So then I had a Twitter conversation with Jenn at The Picky Girl a while back, and she informed me that she had abandoned the rating system altogether for pretty much the same reasons. Then my feelings were validated! I love it when that happens.

What I’m trying to say is that I will no longer be rating books here as far as a numerical rating. I will still blog about books and give my opinions about them, but screw this assigning-numbers business. It’s too easy to fall into a rut, and frankly it doesn’t mean anything to anyone except me (and even that is questionable).

PS did you guys know the double rainbow guy used to do cage fights? WHOA, right? I don’t know if he still does them, but here’s one for ya. It’s unintentionally hilarious. Enjoy.

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back in business

Posted by on Aug 27, 2012 in being ninjy | 5 comments

WHOA. Look! A new blog!

Okay so let me do some splaining. Before I started law school three years ago, I started a blog called Law School Ninja. I blogged there off and on (more off than on, really) throughout most of law school. Then, somewhere in the middle of my spring 2L semester, I decided that I wanted to start a book blog because I wanted to write more about what I was reading; it was called Undercover Reader. Then I took down Law School Ninja with the intent of starting a new blog after I graduated and while I was studying for the bar exam, mainly because at that point it would be dumb to continue to call myself LAW SCHOOL Ninja. Get it? Then I started studying for the bar exam and it turns out that takes up a lot of time, so I never did anything else until now.

For the last couple of weeks I’ve been setting up this new blog. You like? I’m pretty proud of the header. I imported all the old posts from Law School Ninja and Undercover Reader, and I went through each one and recategorized the ones I wanted to keep and deleted the ones I didn’t want to keep. I had to ditch a lot of photos that didn’t import automatically because I was too lazy to track them down and re-upload them.

So anyway, now I just want to have the one blog where I talk about all the things. I don’t have enough material in my head (shut up) to support two separate blogs, so everything will be here from now on, forever and ever amen. If you were a reader of either of my former blogs, you know I’m not an everyday blogger, and I’m not about to become one. If I don’t have anything to say, I’m not going to just write a bunch of words that nobody cares about. But I do hope that the overhaul will motivate me to blog more frequently and about more topics.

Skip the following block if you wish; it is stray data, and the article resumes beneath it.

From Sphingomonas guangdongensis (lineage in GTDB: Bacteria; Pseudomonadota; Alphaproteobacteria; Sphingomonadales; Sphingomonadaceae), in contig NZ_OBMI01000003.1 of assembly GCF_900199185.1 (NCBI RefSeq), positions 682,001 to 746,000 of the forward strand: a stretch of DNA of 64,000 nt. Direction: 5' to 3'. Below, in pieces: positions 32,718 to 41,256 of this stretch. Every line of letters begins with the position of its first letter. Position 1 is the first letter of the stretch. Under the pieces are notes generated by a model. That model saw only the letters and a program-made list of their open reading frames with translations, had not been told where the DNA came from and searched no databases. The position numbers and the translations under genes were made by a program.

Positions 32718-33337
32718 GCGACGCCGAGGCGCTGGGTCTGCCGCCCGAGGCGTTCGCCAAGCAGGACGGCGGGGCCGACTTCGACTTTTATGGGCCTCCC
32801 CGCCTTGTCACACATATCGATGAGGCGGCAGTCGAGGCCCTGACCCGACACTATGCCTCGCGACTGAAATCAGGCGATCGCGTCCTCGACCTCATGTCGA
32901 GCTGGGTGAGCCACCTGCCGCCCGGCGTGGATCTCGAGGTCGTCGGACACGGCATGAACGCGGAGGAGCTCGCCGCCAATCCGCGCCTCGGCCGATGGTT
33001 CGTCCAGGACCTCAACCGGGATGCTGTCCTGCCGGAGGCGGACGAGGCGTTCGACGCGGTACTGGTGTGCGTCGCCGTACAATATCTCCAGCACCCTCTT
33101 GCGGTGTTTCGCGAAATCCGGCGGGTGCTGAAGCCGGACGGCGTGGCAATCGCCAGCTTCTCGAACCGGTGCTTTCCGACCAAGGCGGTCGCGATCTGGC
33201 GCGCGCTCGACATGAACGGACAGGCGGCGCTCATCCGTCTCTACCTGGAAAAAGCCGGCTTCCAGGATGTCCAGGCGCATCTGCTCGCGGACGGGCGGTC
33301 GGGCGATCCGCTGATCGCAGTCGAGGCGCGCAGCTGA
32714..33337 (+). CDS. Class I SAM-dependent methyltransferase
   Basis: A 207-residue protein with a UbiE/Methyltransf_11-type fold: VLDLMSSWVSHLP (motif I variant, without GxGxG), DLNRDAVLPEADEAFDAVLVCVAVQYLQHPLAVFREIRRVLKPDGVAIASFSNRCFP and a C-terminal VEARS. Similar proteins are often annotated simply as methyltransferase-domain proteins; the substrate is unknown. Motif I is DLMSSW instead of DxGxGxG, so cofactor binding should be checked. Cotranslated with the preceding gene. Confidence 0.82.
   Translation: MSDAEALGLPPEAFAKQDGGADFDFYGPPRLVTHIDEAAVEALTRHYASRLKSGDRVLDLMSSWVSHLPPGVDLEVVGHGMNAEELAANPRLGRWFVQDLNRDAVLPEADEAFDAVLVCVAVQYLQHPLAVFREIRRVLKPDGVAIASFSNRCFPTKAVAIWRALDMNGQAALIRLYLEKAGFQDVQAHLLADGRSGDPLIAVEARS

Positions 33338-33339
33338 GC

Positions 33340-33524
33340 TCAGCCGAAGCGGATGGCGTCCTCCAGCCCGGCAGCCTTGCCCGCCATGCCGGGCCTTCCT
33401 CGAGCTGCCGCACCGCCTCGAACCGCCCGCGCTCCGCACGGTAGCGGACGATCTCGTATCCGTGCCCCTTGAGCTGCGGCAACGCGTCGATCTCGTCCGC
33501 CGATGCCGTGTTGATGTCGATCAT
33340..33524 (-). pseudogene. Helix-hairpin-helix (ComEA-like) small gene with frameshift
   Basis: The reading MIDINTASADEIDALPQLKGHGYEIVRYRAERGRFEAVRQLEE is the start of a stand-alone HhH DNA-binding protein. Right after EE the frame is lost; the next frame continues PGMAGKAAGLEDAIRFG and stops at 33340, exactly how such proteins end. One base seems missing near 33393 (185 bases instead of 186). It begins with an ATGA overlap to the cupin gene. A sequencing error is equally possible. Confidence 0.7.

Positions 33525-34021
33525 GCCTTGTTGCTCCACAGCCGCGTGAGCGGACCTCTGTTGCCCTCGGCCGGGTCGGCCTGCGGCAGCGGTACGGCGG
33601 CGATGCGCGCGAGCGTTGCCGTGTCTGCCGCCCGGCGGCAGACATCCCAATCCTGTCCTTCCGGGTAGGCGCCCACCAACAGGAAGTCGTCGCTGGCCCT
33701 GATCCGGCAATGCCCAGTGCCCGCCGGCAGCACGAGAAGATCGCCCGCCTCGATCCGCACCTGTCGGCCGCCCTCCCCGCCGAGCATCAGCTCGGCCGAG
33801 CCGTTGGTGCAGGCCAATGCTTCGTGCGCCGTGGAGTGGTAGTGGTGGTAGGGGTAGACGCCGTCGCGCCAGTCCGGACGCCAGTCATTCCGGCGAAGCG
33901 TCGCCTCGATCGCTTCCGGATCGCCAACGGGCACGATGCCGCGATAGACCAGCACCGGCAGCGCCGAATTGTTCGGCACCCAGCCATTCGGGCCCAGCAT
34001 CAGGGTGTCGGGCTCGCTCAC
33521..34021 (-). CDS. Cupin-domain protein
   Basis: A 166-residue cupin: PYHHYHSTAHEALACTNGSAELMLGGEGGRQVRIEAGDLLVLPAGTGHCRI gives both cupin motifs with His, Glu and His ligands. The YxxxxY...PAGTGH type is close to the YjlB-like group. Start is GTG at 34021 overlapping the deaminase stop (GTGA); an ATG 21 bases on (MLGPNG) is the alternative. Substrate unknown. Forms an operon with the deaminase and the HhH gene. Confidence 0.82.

For now, though, I have a ton of stuff I want to tell you guys about in future posts. It feels good to be blogging again!

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don’t look for alaska in tennessee

Posted by on May 9, 2012 in hodgepodge | 0 comments

One of the books I’ve read recently but not reviewed is John Green’s Looking for Alaska. I follow the author on Twitter (@realjohngreen) and yesterday he tweeted this link to a news story about a school district in Tennessee that banned his book. So now I’m forced to turn my erstwhile review of Looking for Alaska into a ranty rant about book banning, but that’s okay because rants are good for the soul.

But first, let me tell you about this book, because I loved it. It’s about this kid, Miles, AKA Pudge, who collects people’s last words and is basically bored with his life, so he decides to go to the same boarding school where his father went long ago. His roommate is nicknamed The Colonel, and the other two main people in this group of friends are Takumi and Alaska. Alaska is the only girl in the group, and she’s feisty, damaged, a little bitter, mischievous, and sexy as all get-out, at least to Miles. The group is constantly breaking the rules, doing things they’re not supposed to do, generally causing varying degrees of trouble, until finally one of them makes one bad decision too many and they all have to suffer the consequences.

It’s not like the plot is that surprising, but I don’t want to spoil it here. The book is organized around this one catastrophic event, and the first part of the book is a countdown to the days leading up to it, while the latter part of the book is the story of what happened in the days following. There’s enough foreshadowing that you can pretty much tell something big is going to happen.

So if you don’t want to know any more about what happens in the book, you should stop reading now, because I’m about to get my rant on.

The objectionable part of Looking for Alaska really boils down to two pages of a horribly awkward, bumbling, mostly disastrous oral sex scene. See, Miles has the biggest crush in the world on Alaska, but Alaska has a boyfriend, Jake, who’s older and doesn’t go to their school. Miles settles for Lara, a fellow student, as his love interest. I mean, I say he settles for her, which is true at first, but I do think he ends up kindof actually liking her a lot. Just not as much as he likes Alaska. Anyway, Lara wants to prove up her girl powers and so offers to give Miles a blow job, which he happily accepts, except that Lara really doesn’t know what she’s doing at all, and the whole thing is just pretty hilarious when you think about it. Unless you live in Sumner County, Tennessee, in which case it’s THE DEVIL’S WORK AND MUST BE BANNED WE MUST PROTECT THE CHILDREN OMG.